Fireworks or Drone Light Shows

Steps for preparing a drone light show
Fireworks alternatives sought by local councils after ‘black summer’ bushfire backlash
ABC Mid North Coast By Kerrin Thomas
Posted 4 Mar 2020, 1:42pm
Key points:
  • This past new year, MidCoast Council found the community response to fireworks was mixed, with some “quite upset” and some “offended”
  • Councillors supported a motion at a recent meeting to undertake research into alternatives to the pyrotechnic displays
  • A drone hire company said “drone light shows” are an environmentally friendly alternative and are “just something new”
Alternatives to fireworks for New Year’s Eve celebrations are being considered in some local government areas in New South Wales, following backlash to the New Year’s displays.
One area that will undertake research into the alternatives to a fireworks display is the MidCoast Council on the NSW mid-north coast.
This summer, 256 homes and outbuildings were lost to bushfires in the council area, and a further 57 homes and 118 outbuildings were damaged.
The council decided to go ahead with its planned fireworks displays at Forster and Taree.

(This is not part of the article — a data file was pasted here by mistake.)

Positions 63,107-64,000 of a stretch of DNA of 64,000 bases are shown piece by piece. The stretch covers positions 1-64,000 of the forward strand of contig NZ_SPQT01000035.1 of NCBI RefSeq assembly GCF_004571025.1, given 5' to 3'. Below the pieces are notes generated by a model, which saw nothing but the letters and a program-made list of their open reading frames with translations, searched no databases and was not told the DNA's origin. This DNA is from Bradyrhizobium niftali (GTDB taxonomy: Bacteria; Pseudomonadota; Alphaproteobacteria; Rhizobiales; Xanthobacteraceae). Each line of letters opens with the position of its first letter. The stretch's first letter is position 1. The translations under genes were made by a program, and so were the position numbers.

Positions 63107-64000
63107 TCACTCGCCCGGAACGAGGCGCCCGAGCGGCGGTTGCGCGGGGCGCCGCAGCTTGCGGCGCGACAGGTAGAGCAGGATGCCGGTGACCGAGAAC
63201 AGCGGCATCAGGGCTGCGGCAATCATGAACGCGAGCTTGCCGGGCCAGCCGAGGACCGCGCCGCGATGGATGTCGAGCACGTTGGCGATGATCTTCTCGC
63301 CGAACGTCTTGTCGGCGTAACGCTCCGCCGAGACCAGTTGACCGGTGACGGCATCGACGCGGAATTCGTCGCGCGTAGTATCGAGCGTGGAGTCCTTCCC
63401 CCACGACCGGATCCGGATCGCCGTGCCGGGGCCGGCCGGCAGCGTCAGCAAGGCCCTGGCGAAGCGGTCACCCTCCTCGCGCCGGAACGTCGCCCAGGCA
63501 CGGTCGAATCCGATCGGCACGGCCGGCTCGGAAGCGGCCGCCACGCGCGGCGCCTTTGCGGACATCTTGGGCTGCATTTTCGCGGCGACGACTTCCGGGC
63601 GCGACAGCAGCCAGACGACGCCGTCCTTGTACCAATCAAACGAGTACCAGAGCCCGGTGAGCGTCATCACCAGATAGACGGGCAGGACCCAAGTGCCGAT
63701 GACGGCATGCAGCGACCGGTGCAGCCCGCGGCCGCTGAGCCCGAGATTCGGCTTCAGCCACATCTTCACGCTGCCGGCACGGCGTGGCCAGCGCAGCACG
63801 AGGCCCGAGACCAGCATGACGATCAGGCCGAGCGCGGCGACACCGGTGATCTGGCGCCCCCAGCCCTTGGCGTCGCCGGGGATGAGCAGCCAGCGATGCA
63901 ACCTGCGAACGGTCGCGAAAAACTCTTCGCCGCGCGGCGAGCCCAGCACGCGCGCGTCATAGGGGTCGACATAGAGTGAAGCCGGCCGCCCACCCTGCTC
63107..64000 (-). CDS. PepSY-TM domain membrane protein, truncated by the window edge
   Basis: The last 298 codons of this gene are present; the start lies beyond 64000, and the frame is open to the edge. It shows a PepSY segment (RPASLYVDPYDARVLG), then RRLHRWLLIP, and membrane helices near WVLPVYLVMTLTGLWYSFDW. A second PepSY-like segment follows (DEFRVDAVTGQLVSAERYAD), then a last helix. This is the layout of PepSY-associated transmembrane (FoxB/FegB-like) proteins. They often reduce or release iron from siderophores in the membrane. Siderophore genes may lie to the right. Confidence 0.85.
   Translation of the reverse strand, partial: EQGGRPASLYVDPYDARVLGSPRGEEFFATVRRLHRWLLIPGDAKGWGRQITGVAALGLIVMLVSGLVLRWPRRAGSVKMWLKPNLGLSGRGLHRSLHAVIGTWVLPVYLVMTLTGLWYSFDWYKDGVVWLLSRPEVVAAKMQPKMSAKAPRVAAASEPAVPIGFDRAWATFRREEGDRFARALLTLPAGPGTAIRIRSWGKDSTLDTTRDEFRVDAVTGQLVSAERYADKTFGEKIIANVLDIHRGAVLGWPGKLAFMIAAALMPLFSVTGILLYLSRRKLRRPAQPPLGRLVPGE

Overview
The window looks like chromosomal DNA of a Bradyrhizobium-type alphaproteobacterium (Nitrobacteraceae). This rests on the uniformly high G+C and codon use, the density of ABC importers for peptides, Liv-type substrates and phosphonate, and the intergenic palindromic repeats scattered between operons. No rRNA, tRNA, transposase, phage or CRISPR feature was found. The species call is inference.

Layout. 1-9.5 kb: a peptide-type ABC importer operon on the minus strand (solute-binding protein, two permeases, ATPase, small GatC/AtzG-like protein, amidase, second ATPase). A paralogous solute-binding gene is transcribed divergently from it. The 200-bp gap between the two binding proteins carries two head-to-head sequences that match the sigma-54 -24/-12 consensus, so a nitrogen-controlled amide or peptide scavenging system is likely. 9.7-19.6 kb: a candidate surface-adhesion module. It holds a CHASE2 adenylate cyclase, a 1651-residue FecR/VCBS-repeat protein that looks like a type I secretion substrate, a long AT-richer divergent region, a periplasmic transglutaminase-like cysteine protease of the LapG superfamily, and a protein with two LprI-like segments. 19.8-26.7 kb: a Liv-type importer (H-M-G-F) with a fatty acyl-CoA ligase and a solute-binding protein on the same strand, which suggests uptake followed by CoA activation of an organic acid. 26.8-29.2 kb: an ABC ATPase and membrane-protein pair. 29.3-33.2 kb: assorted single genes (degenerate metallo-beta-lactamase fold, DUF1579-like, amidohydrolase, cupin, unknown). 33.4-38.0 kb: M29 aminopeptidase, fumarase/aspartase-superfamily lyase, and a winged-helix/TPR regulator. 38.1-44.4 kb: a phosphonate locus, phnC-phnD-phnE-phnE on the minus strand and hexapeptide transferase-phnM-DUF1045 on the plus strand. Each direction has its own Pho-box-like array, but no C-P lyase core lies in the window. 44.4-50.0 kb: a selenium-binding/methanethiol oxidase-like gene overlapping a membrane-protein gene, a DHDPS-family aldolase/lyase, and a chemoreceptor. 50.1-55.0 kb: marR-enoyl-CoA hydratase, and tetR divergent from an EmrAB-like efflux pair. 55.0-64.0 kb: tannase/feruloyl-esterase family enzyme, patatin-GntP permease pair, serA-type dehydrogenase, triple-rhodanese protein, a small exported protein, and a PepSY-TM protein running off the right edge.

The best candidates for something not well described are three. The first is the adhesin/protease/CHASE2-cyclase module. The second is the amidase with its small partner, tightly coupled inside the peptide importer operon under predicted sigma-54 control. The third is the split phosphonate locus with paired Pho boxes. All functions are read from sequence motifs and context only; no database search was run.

“Keeping with our New Year’s Eve tradition is an important and very positive part of our communities getting back to normality,” Mayor David West said at the time.
Councillors supported a motion at a recent meeting for council staff to “undertake research to ascertain details of any options of alternatives to Council’s New Year’s Eve fireworks including but not limited to laser or drone shows”.
“I’m motivated to do this because of community members … who after bushfires and pre-New Year, were questioning the value of the fireworks from an environmental perspective, a social perspective, even that it scares their dogs,” said Kathryn Bell, the councillor behind the motion.
“Whatever the different reasons, I do believe that we should at least be looking at options to the fireworks.”
Ms Bell said the response to fireworks from the community was mixed.
“People were quite upset, some were offended … and we have to respect that as well in relation to having fireworks after a terrible fire season, horrible fire season.”
Sydney also weighs up alternatives
City of Sydney councillor Craig Chung is also asking his council to consider other options for the Sydney display — one of the first each New Year.
His motion asks for council to “investigate environmentally-sustainable and non-explosive alternatives, such as drone shows”.
“People were calling for a change and I looked at this and I thought, well, why are we exploding fireworks in the sky when there are plenty of other alternatives to consider?” he said.
“I looked at best practice around the world and it seems to me that there are a number of ways in which people are doing their aerial displays.”
He said the alternatives could be used in conjunction with fireworks to make a hybrid display.
Councillor Chung’s Notice of Motion was deferred from a meeting earlier this year to one this month.